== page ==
Big Oil to Cleantech: We're Coming

Oil Majors Testing Clean Energy Waters

Written by Brian Hicks
Posted July 2, 2009

While attending the Renewable Energy Finance Forum Wall Street last week, I was almost surprised to see an entire discussion dedicated to how Big Oil plans on entering the cleantech business.

The talk was led by Don Paul, Executive Director of the University of Southern California Energy Institute.

In his former life, Mr. Paul was the Vice President and Chief Technology Officer at Chevron. He knows a thing or two about the oil business. And his presentation was right to the point.

The first bullet on his outline was: Why the global majors will be players in renewable energy. I'd like to share some of his insights here.

Why Big Oil Will Enter the Renewable Energy Market

Mr. Paul laid out five clear reasons why Big Oil will pursue clean energy opportunities.

  1. They have global reach and scale

  2. Strong balance sheets and cash flow

  3. Technical, business, and market capabilities

  4. Infrastructure, land, and supply chain management

  5. Patience and longevity

In a sentence, Big Oil has enough cash, credit, know-how, and steel in place to pursue multiple clean technologies in numerous geographic markets—even if it takes years. And it probably will, because the majors need to walk a fine line between becoming cleantech companies and ensuring they exploit increasingly scarce oil for all it's worth.

That's why Big Oil's coming to cleantech.

How Big Oil Will Enter the Renewable Energy Market

This was another five bullet set.

First, of course, they're going to use renewable energy to produce oil, freeing up more natural gas to send to market. (Insight: this means Big Oil thinks nat gas will be more expensive than renewables.) The possibilities here have a broad range, from offshore solar powered platforms to wind turbines next to Texas oil rigs.

I guess there's no power like clean power to produce, well, oil.

Second is what Paul calls "adaptive re-use for production and manufacturing assets." In English that means putting wind turbines or utility scale solar on their dying, or soon to be dead, oil fields.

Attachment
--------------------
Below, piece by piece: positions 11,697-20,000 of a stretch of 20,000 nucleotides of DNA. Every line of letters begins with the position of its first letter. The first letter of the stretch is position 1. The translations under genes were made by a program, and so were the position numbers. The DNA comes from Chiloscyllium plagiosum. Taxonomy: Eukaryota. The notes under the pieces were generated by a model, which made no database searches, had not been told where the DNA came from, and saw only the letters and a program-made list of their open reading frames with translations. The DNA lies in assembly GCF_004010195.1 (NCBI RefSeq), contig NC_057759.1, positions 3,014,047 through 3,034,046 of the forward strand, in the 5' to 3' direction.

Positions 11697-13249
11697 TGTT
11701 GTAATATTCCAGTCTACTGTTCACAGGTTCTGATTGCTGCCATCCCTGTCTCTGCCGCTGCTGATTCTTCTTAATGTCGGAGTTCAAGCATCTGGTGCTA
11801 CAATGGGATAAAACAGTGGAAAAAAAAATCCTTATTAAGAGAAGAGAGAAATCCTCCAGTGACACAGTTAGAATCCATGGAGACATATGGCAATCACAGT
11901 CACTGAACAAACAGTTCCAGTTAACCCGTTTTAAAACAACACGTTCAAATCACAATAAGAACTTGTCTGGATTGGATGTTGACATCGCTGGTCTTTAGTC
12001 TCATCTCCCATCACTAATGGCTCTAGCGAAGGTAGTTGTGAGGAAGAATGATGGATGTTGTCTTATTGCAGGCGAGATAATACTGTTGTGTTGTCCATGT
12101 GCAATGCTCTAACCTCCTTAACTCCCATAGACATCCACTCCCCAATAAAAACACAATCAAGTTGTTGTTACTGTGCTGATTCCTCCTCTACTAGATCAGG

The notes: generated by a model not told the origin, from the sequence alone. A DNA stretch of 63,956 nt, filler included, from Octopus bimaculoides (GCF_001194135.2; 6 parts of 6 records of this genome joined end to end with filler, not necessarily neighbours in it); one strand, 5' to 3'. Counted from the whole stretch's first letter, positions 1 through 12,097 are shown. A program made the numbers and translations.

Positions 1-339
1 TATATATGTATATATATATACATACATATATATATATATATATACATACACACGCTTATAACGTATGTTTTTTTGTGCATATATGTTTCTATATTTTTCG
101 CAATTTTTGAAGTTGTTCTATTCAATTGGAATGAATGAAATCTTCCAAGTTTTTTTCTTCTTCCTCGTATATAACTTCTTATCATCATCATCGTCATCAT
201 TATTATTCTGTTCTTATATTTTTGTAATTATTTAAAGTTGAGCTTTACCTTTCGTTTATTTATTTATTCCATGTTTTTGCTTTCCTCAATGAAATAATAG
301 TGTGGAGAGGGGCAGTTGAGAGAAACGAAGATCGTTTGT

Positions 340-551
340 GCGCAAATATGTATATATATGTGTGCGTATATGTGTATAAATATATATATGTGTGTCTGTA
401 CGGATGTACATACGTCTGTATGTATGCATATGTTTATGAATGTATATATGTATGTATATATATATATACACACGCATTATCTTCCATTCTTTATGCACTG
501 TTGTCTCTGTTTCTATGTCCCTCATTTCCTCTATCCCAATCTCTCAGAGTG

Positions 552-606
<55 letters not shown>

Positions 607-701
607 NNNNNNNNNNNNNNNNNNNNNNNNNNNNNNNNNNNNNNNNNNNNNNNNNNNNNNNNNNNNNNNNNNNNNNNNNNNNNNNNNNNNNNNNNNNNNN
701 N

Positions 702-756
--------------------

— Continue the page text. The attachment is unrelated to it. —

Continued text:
Third is by integrating power infrastructures. Read: We are salivating over the natural gas back-up opportunities (and that's why we're not going to burn it to produce oil).

Fourth should probably be number one. It's geothermal development, which is a natural fit for companies with decades of drilling experience and huge land holdings. In fact, oil companies are already involved in geothermal on a large scale.

Lastly is integrating infrastructures for biofuels, also a glove-fit for Big Oil. There are already increasing ethanol blend rates required by law. And though biofuels still make some people cringe, once we nail down successful enzymes for cellulosic and feedstocks for biodiesel (algae?), the market should blossom nicely once again.

Big Oil can leverage their infrastructure ownership and know-how to seamlessly enter this market. And they already are.

Real Life Examples

In the face of continued criticism of renewables by the uniformed, I find it reassuring to know that even the sworn enemy of cleantech is finally coming around. Big Oil's plan to enter these markets should be the final piece of tape on naysayer's mouths.

And it's not about carbon or altruism in any way, shape or form. It's about profits and a major energy transition—plain and simple.

It's why Valero is using clean energy to power a refinery. According to the Wall Street Journal, "Valero Energy Corp., which has the capacity to process more crude than any other U.S. refiner, recently installed 33 windmills to supply a refinery here with green electricity to produce gasoline and diesel."

The WSJ also pronounced, "The marriage is one of convenience."

It's also why Big Oil is scooping up biofuel assets that now have a recession discount.

Valero just bought seven Midwestern ethanol plants from now-bankrupt VeraSun. Marathon Oil has taken large stakes in two ethanol plants with a capacity of a million gallons each. Sunoco bought one, too. And just like that, Big Oil controls 7% of total U.S. ethanol capacity.

Yes, after a long abstention, Big Oil is finally coming to the cleantech party. It was only a matter of time, and it's a huge affirmation for those of us with skin in the game.

But be warned, they're going to do this Big Oil style, on their terms. That means employing patience, looking for high returns, and only pursuing projects with guaranteed payoffs—hence buying ethanol assets for pennies on the dollar.

So don't expect Big Oil to start producing thin film solar or trying to improve wind turbine design. But appreciate that they're finally coming to the table and the incredible validity it brings to clean energy.